I saw you there at the thrift store; tucked into a corner, almost forgotten. Rust showing in your corners, seemingly ready for the trash heap.
But someone knew better. Someone knew that under those layers, there was a quality skillet just waiting to cook again.
Whether you buy your first cast iron skillet new, inherit it from Grandma, or find it abandoned and covered in rust, I’d like to share some tips for your first date. We want this to be a lifelong partnership, not a dramatic flameout.
A Word on Seasoning and Blackened Skillets
The most intimidating part of working with cast iron is the blackened coating on the pans and the risk of rust after cleaning.
Here’s a basic explanation of what’s happening:
- Raw cast iron is vulnerable to oxidation and rusting.
- Most new cast iron cookware will come with the first layer of seasoning already applied in the factory.
- If you found an old, rusty pan, you can fix it!
- Seasoning is burnt (hydrolyzed) oil that seals the cast iron pan and protects it.
- To reseason a pan, pick a filtered, lower smoking point oil for an even coating.
- Older pans with thicker seasoning (think of it like layers of paint) will almost be non stick in how they cook. This is the goal of the relationship you’re starting!
- Burnt oil is what eventually ruins non stick skillets, the same chemical reaction makes these coatings stick like glue where the cast iron just gets better!
Be a good partner
Cast Iron seasoning can be damaged by over cleaning (soap and steel wool), acidic foods and standing moisture. To build up your pan, make sure to always use oils and fats (unless you’re baking bread), and avoid acidic ingredients like citrus juices and vinegars.
To clean without damaging the seasoning, use a stiff dish brush or Euroscrubby and hot water. This is the only cookware you can take hot from the stove and put directly under running water to clean (maybe not super hot; let it cool down a little from a hot sear. You can soak the pan if you must, but keep it company and get it dry as soon as possible.
What to cook on your First Date
Start your relationship off with an easy win. No need to go jumping to third base your first time together.
A simple grilled cheese sandwich (the first recipe shared by Myles in the Hungry Toque Cookbook) is a great first date, if not that romantic. You can learn about fats and heat without the stress of a difficult cleanup job.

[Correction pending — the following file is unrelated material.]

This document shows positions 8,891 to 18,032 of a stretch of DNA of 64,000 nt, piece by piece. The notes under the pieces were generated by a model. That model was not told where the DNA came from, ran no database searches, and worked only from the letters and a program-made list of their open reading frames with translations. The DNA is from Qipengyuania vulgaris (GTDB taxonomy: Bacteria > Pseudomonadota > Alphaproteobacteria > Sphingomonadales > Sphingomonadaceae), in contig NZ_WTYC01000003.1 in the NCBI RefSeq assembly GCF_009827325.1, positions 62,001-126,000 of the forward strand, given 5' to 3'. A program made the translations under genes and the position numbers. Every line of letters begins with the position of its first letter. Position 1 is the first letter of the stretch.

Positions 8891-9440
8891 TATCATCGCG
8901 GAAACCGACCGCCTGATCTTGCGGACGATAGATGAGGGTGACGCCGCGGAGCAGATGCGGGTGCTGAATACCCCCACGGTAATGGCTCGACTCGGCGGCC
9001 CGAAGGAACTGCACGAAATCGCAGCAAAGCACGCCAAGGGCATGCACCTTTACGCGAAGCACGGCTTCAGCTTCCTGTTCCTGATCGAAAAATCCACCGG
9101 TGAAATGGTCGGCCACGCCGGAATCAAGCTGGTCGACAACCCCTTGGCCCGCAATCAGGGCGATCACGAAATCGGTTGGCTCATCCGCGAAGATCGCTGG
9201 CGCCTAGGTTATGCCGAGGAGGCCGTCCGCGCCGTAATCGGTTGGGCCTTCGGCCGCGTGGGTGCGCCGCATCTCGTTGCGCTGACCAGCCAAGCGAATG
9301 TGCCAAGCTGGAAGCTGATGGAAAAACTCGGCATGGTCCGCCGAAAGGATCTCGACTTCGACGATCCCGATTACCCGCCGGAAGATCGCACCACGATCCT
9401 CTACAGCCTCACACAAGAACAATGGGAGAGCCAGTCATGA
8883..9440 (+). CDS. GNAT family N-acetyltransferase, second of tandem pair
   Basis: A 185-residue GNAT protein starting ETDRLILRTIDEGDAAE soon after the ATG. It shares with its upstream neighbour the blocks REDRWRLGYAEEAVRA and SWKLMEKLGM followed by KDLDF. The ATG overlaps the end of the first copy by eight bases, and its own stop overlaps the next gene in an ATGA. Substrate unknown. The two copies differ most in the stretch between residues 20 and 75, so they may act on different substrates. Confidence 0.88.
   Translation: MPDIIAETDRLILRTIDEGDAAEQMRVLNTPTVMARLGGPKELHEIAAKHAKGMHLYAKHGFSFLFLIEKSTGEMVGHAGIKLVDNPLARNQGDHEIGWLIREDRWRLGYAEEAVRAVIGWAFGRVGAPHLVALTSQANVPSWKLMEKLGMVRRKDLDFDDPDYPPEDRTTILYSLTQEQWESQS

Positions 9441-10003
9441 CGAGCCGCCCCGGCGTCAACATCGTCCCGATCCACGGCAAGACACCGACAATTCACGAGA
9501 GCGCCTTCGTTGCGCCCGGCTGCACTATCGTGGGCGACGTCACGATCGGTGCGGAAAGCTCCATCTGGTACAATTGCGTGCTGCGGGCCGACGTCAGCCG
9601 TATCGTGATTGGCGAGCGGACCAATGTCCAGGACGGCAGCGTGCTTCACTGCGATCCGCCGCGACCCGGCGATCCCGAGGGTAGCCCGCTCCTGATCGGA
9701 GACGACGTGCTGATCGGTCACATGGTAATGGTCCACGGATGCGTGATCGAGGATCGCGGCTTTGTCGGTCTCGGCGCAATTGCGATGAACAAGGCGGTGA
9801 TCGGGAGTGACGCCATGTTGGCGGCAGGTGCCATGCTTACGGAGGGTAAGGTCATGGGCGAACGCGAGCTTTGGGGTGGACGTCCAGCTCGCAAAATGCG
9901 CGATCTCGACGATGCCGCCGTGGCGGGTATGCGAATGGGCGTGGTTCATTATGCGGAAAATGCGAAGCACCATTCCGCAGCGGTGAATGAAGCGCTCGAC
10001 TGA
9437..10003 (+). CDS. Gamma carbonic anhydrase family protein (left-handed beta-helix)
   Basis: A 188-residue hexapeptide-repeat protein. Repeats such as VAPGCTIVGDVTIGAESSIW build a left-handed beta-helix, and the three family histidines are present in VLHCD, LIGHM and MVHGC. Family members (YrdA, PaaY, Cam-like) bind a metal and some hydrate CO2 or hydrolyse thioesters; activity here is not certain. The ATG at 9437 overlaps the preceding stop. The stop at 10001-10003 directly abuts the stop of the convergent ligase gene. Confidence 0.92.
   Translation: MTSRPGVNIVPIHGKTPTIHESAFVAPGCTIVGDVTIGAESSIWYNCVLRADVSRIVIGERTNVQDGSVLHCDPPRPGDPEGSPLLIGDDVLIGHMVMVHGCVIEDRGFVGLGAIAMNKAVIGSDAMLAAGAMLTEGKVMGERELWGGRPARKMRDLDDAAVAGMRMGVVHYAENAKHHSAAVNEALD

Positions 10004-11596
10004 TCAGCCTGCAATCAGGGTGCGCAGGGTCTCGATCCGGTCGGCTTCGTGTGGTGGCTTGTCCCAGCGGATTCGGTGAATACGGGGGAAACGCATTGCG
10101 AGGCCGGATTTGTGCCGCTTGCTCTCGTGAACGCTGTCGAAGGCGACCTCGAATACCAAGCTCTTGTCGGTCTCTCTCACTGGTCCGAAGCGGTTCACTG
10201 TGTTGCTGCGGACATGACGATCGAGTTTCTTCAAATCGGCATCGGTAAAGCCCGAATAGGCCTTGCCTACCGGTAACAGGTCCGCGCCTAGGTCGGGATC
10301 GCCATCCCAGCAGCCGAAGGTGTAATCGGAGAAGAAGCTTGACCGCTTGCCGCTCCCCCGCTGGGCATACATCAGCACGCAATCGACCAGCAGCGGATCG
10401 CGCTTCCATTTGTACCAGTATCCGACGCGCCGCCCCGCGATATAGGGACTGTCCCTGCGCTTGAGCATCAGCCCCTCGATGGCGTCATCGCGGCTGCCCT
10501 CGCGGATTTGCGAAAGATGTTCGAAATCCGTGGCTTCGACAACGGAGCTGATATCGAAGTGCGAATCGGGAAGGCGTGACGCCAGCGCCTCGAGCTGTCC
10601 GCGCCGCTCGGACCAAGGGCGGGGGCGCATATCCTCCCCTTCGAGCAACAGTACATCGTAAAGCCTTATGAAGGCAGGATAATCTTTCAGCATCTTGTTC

Avoid anything that might stick and tear in the pan; leave the chicken breasts for later after you’ve gotten the hang of the heat.
Whatever you choose, use a good amount of a favourite oil with a higher smoking point. Perhaps something with a gentler flavour like grape seed or avocado oil to make spicy beans as a side dish. Cast iron is not about low fat cooking!
Get the Feel for the Heat
Heat management is the core skill of cast iron cooking and if you pay attention, you’ll get amazing results. These pans can take a while to heat up thoroughly but hold heat beautifully so be prepared to turn down the heat dial.
Cook your grilled cheese on a medium heat for a fully melted, gooey cheese center and that golden brown crunchy shell.
A pinch bowl of water can be a great tool to figuring out how hot you’re cooking, since the burner dial is not a thermostat. For a medium heat, you want the water droplets to dance and sizzle as soon as they touch the pan.
Put a few drops of water into the pan to check in with the temps on a regular basis, especially after you flip your grilled cheese to the cold side.
Embrace your new Lifetime Cooking Companion
It’s rare these days to find kitchen tools that can be heirlooms. Non stick cookware and even stainless steel have been made at cheaper prices for too long, for people who don’t expect to cook very often. Under heavy use, they wear out, burn food, and can be difficult to clean. No wonder enthusiasm about cooking was limited to watching the Food Network; they keep saying it’s “easy”, but my kitchen was a mess.
Today, however, cooking and kitchen skills are making a big comeback in our society as we all learn that the convenience we embraced is not working out as great as we were told. Cast iron cooking is not an expert level cooking challenge; with a few simple guidelines, anyone can enjoy the even results, durability and added iron content in their diet.
We’re ready to help you every step of the way into the #BigMtnLife – reduce your waste, enjoy the important parts of life and let go of the extra “stuff”.
Worried about the RUST that can inevitably come at some point in your relationship with cast iron? I’ve got a story and solution for that if you’d like to continue this conversation over email.